This is Texas state representative Matt Krause.
He’s a conservative Republican, and represents Fort Worth, Texas. He’s a lawyer by trade, and attended the evangelical Liberty University School of Law. Before his election to the Texas House Krause worked for Liberty Counsel, which the Southern Poverty Law Central has designated as an LGBT hate group.
And now, he’s the man currently working to put LGBT discrimination directly into the Texas Constitution.
Texas is already one of 21 states with Religious Freedom Restoration laws on the books. It states the government cannot “substantially burden” a person’s free exercise of religion unless it has a compelling interest. This is the highest legal standard possible for such a law.
In 2015, Krause authored a proposal to remove the word “substantially” from the Religious Freedom Act, and make the law a part of the state’s constitution. The plan was originally abandoned in the 2015 legislative session by Republican David Villaba, but Krause revived it. Time ran out that session, but Krause plans to reintroduce the proposal when the Texas legislature meets again in 2017.
Although it is only one word, removing “substantial” from the law could make a huge difference. Legal experts are already warning that the law would sanction LGBT discrimination, and could open the door to a score of unintended consequences.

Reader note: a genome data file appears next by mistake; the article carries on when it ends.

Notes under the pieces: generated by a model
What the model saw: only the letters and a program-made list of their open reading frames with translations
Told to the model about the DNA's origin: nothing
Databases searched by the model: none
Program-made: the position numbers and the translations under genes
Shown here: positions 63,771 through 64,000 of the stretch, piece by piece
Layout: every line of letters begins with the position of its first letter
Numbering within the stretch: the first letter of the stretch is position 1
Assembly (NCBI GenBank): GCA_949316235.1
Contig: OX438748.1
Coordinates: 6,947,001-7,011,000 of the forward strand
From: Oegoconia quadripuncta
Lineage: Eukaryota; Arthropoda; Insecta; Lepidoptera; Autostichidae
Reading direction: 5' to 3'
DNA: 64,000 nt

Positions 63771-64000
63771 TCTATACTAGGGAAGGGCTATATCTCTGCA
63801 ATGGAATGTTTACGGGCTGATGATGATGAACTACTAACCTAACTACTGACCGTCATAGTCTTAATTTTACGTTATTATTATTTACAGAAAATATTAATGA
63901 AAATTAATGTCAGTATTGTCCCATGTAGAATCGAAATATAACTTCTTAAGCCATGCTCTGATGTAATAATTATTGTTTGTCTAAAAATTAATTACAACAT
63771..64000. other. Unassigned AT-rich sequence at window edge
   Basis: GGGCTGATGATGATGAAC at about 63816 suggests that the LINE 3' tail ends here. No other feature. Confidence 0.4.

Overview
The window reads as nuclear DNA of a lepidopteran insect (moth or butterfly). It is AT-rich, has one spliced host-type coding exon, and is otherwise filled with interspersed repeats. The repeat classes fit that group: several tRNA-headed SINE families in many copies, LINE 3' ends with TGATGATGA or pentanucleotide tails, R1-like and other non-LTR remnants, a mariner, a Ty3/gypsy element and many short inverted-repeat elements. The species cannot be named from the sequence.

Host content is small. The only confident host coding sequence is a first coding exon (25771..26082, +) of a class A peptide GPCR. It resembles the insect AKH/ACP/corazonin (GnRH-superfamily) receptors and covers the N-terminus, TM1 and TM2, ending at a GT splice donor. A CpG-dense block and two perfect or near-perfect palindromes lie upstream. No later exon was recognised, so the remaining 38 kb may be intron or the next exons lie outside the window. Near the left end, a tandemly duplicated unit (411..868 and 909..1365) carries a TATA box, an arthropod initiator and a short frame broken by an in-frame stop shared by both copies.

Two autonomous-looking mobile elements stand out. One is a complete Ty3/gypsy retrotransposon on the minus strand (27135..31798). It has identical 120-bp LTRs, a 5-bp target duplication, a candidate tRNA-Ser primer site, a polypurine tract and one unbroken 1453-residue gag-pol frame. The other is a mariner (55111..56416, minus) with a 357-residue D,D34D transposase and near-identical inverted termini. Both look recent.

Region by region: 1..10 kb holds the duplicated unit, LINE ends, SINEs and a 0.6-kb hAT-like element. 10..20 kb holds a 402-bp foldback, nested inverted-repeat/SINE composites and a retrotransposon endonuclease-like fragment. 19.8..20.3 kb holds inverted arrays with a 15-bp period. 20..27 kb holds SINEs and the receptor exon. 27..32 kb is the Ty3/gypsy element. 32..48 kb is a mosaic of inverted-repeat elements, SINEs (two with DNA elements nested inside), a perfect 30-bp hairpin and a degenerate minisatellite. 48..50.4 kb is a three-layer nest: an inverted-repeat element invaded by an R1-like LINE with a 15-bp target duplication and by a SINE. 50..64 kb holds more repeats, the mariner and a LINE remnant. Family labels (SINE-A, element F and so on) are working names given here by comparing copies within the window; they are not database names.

These include domestic abusers using the law as a defense to criminal charges, medical professionals refusing to provide life-saving treatments based on their beliefs, and workers being fired for “violating” an employer’s faith. Sanford Levinson, a professor at University of Texas School of Law, explains:
“The word ‘substantial’ has some real meaning to it, and that dropping it means that you’re going to give any litigant the right to say, ‘I feel burdened,’ and that will be that.”
That would make it nearly impossible to challenge any discriminatory action in court. He went on to add:
“If that’s not what you’re out to do, then I’m not sure what the point of the amendment would be, because the state [Religious Freedom Restoration Act] seems to be quite strong, so why do we need this?”
Krause appears undeterred by the recent backlash against his hateful anti-LGBT measures. The Texas Association of Business has already spoken out against such amendments, and the barren business wasteland that North Carolina is becoming appears not to affect his resolve.
Krause’s Facebook page claims he’s “Carrying the Torch of Liberty to Austin!” It seems the liberty won’t apply to LGBT Texans.
Featured image via Facebook.